Religion Clause: The New York Times reported yesterday that Saudi journalist Hamza Kashgari was stopped by Malaysian authorities at Kuala Lumpur airport on Thursday and was deported back to Saudi Arabia at the request of the Saudi king where the journalist will face blasphemy charges . . .
Religion Clause: In Malaysia yesterday, an appeals court held that civil courts have jurisdiction to hear a case brought by a woman who is challenging the validity of her conversion to Islam as a child.
The Washington Post: Activists launched a rare legal case Tuesday aimed at fostering gay rights in Malaysia by challenging a police ban on an anti-homophobia arts festival.
News from The Associated Press: Islamic authorities will provide counseling to a dozen Malaysian Muslims to “restore their belief and faith” after they attended a community dinner at a church hall . . .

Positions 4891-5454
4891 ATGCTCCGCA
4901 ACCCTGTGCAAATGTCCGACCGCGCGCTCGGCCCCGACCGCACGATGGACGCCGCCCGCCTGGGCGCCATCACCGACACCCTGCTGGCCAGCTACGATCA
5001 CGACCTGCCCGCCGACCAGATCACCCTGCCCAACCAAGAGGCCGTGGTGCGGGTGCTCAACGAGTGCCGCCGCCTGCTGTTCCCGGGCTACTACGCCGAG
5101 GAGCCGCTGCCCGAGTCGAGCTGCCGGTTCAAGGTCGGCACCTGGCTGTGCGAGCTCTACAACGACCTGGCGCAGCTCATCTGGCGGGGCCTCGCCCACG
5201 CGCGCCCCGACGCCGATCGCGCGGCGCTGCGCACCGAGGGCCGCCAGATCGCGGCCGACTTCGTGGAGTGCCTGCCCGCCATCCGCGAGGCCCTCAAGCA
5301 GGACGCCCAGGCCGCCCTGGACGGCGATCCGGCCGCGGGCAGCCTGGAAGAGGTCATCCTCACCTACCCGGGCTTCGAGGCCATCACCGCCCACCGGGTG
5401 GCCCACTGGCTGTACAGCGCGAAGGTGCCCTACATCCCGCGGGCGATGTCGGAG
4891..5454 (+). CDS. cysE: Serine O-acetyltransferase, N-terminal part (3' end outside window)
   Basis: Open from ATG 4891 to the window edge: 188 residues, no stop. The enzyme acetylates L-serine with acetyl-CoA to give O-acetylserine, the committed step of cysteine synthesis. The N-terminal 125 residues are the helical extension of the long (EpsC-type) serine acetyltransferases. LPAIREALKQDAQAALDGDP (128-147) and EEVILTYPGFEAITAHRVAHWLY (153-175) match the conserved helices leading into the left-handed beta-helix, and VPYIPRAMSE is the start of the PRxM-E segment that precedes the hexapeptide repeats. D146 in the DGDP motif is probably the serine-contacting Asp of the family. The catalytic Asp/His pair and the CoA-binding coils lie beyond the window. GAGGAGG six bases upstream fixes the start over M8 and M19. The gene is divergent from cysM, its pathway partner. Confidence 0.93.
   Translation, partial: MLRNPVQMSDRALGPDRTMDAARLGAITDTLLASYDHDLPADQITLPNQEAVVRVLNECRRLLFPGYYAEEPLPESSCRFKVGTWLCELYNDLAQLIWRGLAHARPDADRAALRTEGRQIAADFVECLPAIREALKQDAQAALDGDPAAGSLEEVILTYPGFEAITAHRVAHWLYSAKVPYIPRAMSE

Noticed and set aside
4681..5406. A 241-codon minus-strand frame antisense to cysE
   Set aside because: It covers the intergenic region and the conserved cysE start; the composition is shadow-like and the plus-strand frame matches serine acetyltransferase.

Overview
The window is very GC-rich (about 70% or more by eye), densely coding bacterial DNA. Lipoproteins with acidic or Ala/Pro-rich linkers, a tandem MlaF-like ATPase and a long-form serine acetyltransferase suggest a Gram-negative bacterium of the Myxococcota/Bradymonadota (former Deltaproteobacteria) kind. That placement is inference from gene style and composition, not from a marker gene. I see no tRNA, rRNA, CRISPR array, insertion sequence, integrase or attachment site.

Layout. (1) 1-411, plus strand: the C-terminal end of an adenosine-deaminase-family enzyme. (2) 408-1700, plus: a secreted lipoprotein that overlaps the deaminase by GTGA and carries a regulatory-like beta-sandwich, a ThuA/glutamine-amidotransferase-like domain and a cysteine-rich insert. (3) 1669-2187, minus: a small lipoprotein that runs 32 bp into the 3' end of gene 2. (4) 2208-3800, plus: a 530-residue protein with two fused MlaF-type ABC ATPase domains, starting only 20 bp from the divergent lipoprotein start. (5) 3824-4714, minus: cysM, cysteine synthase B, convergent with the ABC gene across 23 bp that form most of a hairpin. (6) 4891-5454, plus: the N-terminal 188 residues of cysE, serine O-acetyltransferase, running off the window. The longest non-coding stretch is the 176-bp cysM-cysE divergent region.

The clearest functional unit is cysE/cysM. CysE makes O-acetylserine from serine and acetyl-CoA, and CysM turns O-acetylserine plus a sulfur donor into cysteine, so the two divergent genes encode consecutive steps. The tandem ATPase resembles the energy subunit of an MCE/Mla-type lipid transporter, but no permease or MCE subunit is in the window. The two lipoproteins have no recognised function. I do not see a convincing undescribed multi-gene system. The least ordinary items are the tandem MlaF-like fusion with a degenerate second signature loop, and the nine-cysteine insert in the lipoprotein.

Religion Clause: The Merdeka Center for Opinion Research has recently released a survey of Muslim youth in Indonesia and Malaysia. The study, Values, Dreams, Ideals: Muslim Youth In Southeast Asia, reports on surveys conducted in October and November 2010 among young people age 15 to 25. A portion of the report deals with attitudes of those surveyed toward religion and government. Here is a portion of the report’s conclusions . . .
AP: A Malaysian transsexual who underwent sex-change surgery has lost her bid to officially change her gender, with a court ruling that a person’s sex is determined at birth, her lawyer said Thursday.
Religion Clause Blog: According to the Malay Mail, an appeals court in Malaysia yesterday rejected a claim that the protection in Art. 11(1) of the Malaysian Constitution allowing every person the right to profess and practice his religion precludes prosecution of a follower of Ayah Pin for apostasy by a Syariah court.
International News Network: A vast majority of young Muslims in Indonesia and Malaysia disapprove of the traditional acceptance of polygamy. They are, however, reluctant to openly support interfaith marriages or premarital sex, says a new survey.